I decided to ask some of my fellow kidlit authors about what they are doing now and their hopes  for the future. Perhaps reading these, you’ll feel that there is HOPE for life again, even if it’s a new normal.


After all, as Albert Einstein states,  “In the middle of difficulty lies opportunity.”


” I don’t know what the future holds for in-person visits, but I sure hope that they happen. It is a treat to connect with writers in person. While they don’t, I will continue virtual visits and will keep on WRITING! After all, I’m a writer. My job is to get out great books that will connect with readers during all of these times!” — Nancy Castaldo

“For me, my schools have cancelled my workshops so there’s not much I can do, especially if they remain closed until September. I’ll re-evaluate then. In the meantime, I’ve been giving many free readings and mini workshops online and it’s been fun to interact with kids again!”– Lydia Lukidis

“Gosh, for now, nobody knows what will happen with in-person schools, much less in-person author visits. I’m certainly willing to adapt my presentations for virtual visits, but I’ll miss interactions with kids:( I will also increase my online classes and might seek out a faculty position with an MFA program, too. I’m recently divorced, so this financial hit of lost gigs is a bit of a wakeup call about the fragility of the freelance life. As for book publication, I think we’ll all have to be extra creative about online offerings.” — Donna Janell Bowman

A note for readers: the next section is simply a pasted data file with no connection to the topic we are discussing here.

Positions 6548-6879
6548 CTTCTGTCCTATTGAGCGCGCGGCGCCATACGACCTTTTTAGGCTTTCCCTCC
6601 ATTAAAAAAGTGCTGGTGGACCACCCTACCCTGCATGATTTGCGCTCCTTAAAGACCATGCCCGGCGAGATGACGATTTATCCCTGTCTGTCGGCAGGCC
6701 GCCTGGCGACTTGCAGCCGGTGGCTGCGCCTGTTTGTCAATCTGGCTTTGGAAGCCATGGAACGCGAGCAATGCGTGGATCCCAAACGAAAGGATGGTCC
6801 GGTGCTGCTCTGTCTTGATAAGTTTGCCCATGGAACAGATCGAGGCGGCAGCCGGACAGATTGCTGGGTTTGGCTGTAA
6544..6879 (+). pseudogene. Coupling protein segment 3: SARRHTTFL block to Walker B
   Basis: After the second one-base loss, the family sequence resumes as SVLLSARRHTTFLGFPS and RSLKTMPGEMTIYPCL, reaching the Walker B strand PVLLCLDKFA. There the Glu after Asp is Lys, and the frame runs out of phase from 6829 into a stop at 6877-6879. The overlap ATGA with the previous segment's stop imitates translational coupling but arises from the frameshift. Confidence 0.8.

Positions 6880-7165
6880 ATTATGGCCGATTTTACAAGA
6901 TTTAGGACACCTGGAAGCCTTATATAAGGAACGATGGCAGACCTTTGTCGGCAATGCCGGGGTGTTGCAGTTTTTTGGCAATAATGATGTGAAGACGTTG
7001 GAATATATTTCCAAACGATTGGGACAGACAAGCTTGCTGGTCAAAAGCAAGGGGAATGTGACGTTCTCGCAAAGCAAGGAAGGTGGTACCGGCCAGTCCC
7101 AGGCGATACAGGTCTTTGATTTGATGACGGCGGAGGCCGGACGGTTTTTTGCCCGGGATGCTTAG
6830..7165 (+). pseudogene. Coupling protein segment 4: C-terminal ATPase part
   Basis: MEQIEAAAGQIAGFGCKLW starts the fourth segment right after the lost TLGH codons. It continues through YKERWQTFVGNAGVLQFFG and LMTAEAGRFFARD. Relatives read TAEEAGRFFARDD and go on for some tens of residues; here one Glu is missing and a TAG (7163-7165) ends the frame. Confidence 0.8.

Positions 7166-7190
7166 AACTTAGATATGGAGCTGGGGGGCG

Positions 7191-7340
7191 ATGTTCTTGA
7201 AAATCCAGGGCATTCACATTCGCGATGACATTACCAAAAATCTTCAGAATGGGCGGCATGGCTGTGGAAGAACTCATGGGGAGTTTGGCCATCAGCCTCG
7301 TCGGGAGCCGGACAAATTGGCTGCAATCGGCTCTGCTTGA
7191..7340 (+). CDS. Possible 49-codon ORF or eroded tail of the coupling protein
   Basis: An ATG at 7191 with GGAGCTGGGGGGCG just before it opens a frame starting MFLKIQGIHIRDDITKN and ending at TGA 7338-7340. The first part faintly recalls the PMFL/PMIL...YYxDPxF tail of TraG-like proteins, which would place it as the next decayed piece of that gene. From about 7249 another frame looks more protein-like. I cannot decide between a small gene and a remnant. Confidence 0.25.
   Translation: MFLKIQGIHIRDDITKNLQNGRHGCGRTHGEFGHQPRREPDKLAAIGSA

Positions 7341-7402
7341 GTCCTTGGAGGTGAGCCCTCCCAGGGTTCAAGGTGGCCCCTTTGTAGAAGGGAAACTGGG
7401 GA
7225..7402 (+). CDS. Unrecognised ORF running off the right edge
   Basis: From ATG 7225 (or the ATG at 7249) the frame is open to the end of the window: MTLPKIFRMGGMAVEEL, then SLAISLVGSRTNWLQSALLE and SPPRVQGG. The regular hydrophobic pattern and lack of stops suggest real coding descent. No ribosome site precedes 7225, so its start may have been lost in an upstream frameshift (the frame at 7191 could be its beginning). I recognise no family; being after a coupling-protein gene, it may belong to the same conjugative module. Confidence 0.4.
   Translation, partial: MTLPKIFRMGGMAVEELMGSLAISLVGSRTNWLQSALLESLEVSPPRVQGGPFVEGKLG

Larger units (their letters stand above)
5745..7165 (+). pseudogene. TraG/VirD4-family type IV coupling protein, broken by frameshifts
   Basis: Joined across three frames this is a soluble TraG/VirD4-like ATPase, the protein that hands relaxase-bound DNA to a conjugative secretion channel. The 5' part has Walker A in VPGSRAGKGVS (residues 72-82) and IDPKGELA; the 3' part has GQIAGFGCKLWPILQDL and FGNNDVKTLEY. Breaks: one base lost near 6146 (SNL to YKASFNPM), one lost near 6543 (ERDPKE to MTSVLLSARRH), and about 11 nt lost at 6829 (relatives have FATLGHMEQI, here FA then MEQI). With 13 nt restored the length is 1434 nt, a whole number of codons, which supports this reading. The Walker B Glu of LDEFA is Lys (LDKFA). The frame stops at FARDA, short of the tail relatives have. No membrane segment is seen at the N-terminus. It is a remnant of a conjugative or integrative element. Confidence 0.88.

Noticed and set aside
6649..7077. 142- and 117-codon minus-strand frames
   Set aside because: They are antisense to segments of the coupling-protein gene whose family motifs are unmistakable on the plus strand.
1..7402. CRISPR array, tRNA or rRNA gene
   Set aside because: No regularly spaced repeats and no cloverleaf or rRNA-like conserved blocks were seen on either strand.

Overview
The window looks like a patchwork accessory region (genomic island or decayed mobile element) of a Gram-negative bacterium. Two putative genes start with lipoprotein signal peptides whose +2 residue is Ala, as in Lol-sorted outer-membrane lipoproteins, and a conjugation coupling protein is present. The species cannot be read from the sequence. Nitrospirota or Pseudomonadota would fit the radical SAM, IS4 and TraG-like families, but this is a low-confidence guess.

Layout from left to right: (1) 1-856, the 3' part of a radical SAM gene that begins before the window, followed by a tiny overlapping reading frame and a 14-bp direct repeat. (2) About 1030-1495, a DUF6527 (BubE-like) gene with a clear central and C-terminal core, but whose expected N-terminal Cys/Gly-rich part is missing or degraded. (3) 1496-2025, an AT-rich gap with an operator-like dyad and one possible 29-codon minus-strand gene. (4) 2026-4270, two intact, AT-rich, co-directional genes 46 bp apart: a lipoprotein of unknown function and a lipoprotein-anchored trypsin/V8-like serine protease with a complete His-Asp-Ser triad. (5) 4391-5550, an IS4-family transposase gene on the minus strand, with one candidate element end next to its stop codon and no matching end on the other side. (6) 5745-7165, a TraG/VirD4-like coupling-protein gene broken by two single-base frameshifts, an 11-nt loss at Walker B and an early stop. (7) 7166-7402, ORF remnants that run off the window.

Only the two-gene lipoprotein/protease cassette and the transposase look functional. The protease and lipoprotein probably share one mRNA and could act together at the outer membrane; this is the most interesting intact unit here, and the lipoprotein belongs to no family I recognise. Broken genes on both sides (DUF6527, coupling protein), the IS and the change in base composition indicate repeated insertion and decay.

“As teachers and school districts have reached out for permission to read my books aloud and make recordings, I’ve been asking how they plan to use the recordings with students. To say I’m blown away by their creative ideas would be an understatement!
Some are book specific, but many could be done with a wide variety of books. I’d like to find an easy-access way to share these great lesson ideas and teaching strategies with other educators. I’m still pondering the best way(s) to do that and how the lessons might work when the recorded read alouds are no longer available, but it’s exciting to think about. School closures have demanded so much creative thinking, and teachers have risen to the challenge. Educators rock!” — Melissa Stewart

“I’ve been connecting one-on-one with some enthusiastic readers” — Laurel Neme

“I am trying out my first virtual writing workshop lesson with middle schoolers (It helps to work in one!) next week. It’s specific to THE NEST THAT WREN BUILT, but could be adapted for other books, or even done without a book connection. If successful, I’ll work on marketing this as an alternative to in-person school visits.”– Randi Sonenshine